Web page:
4 questions for D-backs after Bumgarner deal

December 18th, 2019

PHOENIX -- The D-backs didn’t go into the offseason thinking they were going to sign free-agent left-hander .

Yet, there was general manager Mike Hazen on Tuesday at a news conference explaining how the D-backs were able to reel in Bumgarner for five years and $85 million.

Here are some questions and answers about the Bumgarner signing and what it might mean for the future:

Why Bumgarner?

“When we traded Zack [Greinke] last year, we knew we were missing something at the top of our rotation,” Hazen said. “We knew, over the next couple years, finding somebody to anchor our rotation was going to be a need.”

Outside of Robbie Ray and Mike Leake, the rest of the Arizona rotation is short on experience. Luke Weaver, Zac Gallen, Merrill Kelly, Taylor Clarke, Alex Young and others competing for spots will benefit, the D-backs believe, from watching how Bumgarner goes about his business.

What about Ray?

Ray will be a free agent after 2020, and even before Bumgarner was signed there was speculation that the team could look to move Ray before he reaches free agency.

It still seems like the D-backs will seriously explore trading Ray, either to fill one of their two open outfield spots or to acquire prospects they could flip for an outfielder (Seattle’s Mitch Haniger, perhaps).

Hazen understands why that speculation exists.

“It makes a ton of sense,” he said. “That is a linear way of looking at the roster construction. That is certainly a path. That was not our intention with this. We like the way our starting rotation sets up. We know we still have needs on the team that we need to address somehow and someway. You don’t always know, even today, what that way may be.”

How does this impact the payroll?

Bumgarner agreed to defer $15 million of his contract so he will be paid just $6 million in 2020, which leaves the D-backs with almost $20 million left to spend this offseason.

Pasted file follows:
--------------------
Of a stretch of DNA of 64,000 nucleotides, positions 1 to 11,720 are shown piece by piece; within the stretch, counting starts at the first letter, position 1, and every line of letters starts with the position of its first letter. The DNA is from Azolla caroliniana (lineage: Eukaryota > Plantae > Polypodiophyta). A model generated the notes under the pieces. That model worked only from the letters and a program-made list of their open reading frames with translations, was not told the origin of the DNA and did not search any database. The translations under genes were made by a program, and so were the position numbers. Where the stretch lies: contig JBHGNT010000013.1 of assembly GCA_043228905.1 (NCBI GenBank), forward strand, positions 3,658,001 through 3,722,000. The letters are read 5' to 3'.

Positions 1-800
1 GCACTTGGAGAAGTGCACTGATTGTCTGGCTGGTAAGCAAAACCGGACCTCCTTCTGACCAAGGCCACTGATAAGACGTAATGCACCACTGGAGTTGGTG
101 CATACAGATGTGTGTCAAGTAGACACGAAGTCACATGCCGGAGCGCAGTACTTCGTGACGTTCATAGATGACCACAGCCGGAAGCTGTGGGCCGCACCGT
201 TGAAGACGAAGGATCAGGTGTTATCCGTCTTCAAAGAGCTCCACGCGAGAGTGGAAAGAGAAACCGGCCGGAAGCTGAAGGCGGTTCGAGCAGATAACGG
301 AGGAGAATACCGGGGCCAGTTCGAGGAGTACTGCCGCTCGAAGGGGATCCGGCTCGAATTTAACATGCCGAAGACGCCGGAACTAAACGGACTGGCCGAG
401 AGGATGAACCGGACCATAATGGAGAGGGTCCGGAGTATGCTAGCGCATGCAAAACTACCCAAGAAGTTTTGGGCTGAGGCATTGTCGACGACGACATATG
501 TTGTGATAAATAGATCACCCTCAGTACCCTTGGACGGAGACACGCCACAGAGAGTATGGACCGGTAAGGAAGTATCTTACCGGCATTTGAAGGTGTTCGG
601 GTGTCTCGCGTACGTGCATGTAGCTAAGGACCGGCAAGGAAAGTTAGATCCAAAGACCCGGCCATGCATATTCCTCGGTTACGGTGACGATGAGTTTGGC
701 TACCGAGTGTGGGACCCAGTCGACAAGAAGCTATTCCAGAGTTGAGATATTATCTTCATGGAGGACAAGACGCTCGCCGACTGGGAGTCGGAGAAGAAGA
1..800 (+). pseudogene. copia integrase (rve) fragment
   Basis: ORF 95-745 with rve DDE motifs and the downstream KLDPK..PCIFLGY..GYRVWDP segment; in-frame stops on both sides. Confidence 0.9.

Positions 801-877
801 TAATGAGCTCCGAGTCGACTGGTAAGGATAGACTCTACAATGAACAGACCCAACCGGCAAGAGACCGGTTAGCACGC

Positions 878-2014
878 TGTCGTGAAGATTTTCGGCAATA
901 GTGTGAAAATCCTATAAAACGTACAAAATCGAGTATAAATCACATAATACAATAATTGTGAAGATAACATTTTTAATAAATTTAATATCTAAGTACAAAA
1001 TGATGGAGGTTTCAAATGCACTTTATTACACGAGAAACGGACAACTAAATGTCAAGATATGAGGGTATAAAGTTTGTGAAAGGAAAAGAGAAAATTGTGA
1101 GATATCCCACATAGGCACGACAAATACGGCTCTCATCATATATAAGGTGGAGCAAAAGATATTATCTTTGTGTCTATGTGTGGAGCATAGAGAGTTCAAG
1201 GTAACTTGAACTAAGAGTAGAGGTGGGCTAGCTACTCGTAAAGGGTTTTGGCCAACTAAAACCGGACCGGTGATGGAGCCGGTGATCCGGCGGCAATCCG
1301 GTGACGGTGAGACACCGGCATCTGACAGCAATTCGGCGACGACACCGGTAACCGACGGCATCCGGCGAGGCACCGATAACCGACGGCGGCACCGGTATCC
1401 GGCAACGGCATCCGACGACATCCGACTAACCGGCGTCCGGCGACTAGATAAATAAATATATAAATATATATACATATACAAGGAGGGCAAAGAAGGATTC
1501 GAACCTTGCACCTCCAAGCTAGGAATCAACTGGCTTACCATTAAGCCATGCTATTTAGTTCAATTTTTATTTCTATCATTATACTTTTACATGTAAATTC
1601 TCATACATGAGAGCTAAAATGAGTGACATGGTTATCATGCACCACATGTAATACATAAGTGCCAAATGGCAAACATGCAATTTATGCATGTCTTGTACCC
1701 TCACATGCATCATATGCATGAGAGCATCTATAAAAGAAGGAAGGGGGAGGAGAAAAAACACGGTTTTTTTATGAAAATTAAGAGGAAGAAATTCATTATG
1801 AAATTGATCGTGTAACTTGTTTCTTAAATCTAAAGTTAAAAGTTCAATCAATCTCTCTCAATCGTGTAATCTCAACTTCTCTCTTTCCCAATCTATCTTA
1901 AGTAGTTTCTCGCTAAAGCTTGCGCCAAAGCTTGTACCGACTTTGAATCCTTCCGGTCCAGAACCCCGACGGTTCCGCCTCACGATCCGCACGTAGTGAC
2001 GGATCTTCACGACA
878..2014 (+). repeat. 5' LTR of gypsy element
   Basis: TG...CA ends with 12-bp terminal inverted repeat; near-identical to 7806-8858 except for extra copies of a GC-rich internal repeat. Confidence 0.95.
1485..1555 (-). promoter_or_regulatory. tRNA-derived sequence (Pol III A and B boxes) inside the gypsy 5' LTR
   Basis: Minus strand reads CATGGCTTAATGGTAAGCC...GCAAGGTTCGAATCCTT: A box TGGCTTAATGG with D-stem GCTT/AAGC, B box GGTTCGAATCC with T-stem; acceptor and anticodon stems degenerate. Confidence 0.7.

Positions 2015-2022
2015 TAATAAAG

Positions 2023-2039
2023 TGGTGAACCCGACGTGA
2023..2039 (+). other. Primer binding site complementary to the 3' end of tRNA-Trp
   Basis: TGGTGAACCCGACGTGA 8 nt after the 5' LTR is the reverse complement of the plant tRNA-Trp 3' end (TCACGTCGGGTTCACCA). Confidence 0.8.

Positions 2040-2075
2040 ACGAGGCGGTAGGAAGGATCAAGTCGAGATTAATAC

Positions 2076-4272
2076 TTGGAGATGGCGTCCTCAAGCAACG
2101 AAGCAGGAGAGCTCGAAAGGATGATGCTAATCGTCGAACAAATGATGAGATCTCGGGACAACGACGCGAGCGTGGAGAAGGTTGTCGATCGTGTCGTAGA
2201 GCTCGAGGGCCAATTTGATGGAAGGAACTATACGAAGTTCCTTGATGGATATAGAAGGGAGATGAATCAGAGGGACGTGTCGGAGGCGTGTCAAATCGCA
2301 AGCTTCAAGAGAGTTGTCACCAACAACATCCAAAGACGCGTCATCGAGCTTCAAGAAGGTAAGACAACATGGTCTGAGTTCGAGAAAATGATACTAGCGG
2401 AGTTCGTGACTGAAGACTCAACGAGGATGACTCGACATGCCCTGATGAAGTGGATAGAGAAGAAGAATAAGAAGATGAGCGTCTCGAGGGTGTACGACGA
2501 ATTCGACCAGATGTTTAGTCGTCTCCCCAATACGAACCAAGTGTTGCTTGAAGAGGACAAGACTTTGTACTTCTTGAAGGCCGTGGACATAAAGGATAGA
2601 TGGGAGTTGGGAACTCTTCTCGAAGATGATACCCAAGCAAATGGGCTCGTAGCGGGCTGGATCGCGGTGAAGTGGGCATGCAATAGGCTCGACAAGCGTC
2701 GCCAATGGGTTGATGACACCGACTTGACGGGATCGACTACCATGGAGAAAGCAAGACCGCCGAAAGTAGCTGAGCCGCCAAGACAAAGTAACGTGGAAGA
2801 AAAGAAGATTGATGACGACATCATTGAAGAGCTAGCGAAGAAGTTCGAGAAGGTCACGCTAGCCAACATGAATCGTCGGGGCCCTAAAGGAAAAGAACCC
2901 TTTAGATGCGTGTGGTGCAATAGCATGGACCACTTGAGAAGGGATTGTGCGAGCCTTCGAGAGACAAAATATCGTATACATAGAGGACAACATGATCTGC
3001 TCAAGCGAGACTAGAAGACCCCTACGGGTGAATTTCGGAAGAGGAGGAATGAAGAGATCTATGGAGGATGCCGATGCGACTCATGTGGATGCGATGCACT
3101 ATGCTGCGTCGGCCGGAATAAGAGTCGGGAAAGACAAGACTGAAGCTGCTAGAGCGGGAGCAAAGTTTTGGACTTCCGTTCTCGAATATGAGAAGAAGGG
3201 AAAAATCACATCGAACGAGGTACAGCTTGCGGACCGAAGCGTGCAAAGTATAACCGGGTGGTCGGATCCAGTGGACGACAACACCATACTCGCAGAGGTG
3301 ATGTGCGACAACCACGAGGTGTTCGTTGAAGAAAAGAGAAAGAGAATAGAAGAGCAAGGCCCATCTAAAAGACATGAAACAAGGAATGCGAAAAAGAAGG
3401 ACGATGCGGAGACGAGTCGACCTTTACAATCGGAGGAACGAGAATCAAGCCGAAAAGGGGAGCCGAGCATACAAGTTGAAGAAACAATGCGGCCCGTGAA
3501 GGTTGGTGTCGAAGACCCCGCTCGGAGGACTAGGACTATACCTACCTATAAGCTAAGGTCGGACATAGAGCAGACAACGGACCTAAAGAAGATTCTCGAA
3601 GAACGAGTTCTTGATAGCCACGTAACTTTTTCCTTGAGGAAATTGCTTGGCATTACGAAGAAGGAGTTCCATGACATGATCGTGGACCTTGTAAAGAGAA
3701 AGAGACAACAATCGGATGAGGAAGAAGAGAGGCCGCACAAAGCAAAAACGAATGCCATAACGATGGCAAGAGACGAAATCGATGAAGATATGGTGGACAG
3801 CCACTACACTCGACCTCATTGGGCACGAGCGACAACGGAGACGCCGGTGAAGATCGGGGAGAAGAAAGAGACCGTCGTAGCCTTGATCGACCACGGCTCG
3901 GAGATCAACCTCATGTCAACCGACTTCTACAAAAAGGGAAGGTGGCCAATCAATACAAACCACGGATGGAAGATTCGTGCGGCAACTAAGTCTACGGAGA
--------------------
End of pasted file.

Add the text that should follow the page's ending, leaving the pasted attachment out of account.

That means they don’t have to trade Ray if they believe they can adequately address their outfield needs some other way.

And if there’s one thing that Hazen and his baseball operations staff have shown in his three years, it’s that they are creative. So while they may indeed trade Ray, they also may do something completely unexpected.

“We just have to be somewhat flexible in how we construct our roster,” Hazen said. “I would love to be able to make declarative statements about how things are going to [go]. ‘Well, now that we’ve done A, we want to do B.’ That would be a very simple way to live. Unfortunately, I just don’t feel like we’re ever in that spot where we can afford to do that. We always have to remain flexible in how we’re trying to construct the roster.”

What do they make of Bumgarner’s numbers declining in recent years?

“Look, yeah, we’ve parsed through a lot of the numbers,” Hazen said. “It is what it is. I get it. I think what we saw this year was we thought we saw a really good starting pitcher.”

The D-backs think there are some subtle changes that they could make that would help Bumgarner.

Remember, the D-backs recently hired Matt Herges as their pitching coach. Herges worked closely with Bumgarner for two seasons as the Giants' bullpen coach.

They also have pitching strategist Dan Haren, who has been hugely successful in helping design game plans for pitchers over the past few seasons.

“I think the things we’re probably talking about are subtleties more than anything else, but those subtleties sometimes make a big difference,” Hazen said.